(3) If the entity has knowledge the SBC is not being provided in a manner that satisfies the requirements of this section and the entity does not have all information necessary to correct the noncompliance, the entity communicates with participants and beneficiaries who are affected by the noncompliance regarding the noncompliance, and begins taking significant steps as soon as practicable to avoid future violations.

(B) If a single SBC is provided to a participant and any beneficiaries at the participant's last known address, then the requirement to provide the SBC to the participant and any beneficiaries is generally satisfied. However, if a Start Printed Page 34309beneficiary's last known address is different than the participant's last known address, a separate SBC is required to be provided to the beneficiary at the beneficiary's last known address.

(C) With respect to a group health plan that offers multiple benefit packages, the plan or issuer is required to provide a new SBC automatically to participants and beneficiaries upon renewal or reenrollment only with respect to the benefit package in which a participant or beneficiary is enrolled (or will be automatically re-enrolled under the plan); SBCs are not required to be provided automatically upon renewal or reenrollment with respect to benefit packages in which the participant or beneficiary is not enrolled (or will not automatically be enrolled). However, if a participant or beneficiary requests an SBC with respect to another benefit package (or more than one other benefit package) for which the participant or beneficiary is eligible, the SBC (or SBCs, in the case of a request for SBCs relating to more than one benefit package) must be provided upon request as soon as practicable, but in no event later than seven business days following receipt of the request.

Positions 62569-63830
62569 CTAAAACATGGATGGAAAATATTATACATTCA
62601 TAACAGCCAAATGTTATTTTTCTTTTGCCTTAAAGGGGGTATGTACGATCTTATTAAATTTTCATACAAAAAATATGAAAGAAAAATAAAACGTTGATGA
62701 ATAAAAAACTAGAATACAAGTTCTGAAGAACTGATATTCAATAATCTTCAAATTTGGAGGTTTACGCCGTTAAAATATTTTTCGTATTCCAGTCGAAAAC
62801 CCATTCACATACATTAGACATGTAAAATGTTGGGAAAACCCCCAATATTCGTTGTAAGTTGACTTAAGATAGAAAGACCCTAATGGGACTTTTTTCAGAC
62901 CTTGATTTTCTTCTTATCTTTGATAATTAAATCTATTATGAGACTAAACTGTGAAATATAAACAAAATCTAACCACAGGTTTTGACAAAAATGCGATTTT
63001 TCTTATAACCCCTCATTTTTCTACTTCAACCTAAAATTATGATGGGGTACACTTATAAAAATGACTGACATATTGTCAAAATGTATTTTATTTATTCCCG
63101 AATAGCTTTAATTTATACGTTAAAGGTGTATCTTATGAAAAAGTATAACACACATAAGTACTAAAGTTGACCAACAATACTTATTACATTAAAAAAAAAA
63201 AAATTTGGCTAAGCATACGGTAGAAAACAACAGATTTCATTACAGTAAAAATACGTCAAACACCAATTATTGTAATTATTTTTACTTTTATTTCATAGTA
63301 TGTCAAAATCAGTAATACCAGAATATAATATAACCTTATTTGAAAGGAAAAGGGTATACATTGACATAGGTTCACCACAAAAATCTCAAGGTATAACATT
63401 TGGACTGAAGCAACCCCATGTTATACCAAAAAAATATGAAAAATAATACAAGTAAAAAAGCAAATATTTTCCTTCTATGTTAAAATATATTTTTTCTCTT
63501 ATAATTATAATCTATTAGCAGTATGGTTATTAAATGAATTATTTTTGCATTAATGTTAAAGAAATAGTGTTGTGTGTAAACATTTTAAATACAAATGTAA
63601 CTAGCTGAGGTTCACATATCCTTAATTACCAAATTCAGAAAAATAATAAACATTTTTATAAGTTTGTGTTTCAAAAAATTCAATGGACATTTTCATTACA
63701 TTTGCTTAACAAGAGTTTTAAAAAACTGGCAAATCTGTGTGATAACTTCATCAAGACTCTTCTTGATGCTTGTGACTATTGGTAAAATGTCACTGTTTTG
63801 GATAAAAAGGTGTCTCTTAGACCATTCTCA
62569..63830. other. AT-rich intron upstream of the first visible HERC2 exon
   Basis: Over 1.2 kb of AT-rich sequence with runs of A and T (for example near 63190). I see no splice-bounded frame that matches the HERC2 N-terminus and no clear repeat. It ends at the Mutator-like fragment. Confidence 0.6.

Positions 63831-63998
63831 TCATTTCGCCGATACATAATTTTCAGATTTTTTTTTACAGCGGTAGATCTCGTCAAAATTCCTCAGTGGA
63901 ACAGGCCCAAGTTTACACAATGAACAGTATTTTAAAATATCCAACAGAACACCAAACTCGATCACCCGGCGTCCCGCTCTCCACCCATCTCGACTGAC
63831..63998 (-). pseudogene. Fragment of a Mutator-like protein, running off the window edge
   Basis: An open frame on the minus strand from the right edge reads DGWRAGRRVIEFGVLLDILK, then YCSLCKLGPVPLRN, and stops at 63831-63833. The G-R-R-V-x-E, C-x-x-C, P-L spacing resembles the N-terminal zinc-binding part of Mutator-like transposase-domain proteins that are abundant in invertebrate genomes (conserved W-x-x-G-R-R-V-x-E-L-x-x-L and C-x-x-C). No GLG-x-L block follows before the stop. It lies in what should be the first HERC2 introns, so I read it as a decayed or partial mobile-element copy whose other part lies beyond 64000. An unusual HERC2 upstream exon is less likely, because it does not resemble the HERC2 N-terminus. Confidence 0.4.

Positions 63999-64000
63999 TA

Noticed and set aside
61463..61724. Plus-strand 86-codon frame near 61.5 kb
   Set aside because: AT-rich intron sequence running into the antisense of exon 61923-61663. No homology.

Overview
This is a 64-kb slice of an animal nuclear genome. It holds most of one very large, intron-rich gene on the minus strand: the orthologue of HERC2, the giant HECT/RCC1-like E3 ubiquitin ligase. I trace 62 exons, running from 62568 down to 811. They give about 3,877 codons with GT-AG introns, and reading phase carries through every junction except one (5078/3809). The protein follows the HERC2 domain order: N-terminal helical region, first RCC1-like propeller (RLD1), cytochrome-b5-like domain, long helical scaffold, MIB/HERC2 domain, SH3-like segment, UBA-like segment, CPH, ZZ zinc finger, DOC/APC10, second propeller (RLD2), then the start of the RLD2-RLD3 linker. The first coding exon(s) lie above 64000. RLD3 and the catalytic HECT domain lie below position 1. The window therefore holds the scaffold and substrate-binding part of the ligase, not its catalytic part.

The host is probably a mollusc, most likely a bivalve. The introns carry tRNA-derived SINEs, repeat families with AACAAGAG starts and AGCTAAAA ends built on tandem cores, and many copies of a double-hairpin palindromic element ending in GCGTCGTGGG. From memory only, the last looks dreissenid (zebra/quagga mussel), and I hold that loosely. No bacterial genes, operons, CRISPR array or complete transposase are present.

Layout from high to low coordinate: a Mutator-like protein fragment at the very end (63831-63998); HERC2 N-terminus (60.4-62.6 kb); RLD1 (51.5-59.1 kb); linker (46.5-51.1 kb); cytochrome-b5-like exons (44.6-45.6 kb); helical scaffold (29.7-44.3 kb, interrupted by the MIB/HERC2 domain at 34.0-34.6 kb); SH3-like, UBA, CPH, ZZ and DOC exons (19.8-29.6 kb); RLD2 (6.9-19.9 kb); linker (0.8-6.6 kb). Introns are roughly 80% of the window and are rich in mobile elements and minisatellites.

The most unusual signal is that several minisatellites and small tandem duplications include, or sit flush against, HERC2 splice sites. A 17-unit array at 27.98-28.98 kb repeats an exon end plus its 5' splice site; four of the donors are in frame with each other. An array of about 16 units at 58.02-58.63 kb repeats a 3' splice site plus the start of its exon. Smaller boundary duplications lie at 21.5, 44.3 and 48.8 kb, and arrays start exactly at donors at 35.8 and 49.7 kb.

(D) Subject to paragraph (a)(2)(ii) of this section, a plan administrator of a group health plan that uses two or more insurance products provided by separate health insurance issuers with respect to a single group health plan may synthesize the information into a single SBC or provide multiple partial SBCs provided that all the SBC include the content in paragraph (a)(2)(iii) of this section.

(2) Content—(i) In general. Subject to paragraph (a)(2)(iii) of this section, the SBC must include the following:

(A) Uniform definitions of standard insurance terms and medical terms so that consumers may compare health coverage and understand the terms of (or exceptions to) their coverage, in accordance with guidance as specified by the Secretary;

(B) A description of the coverage, including cost sharing, for each category of benefits identified by the Secretary in guidance;

(C) The exceptions, reductions, and limitations of the coverage;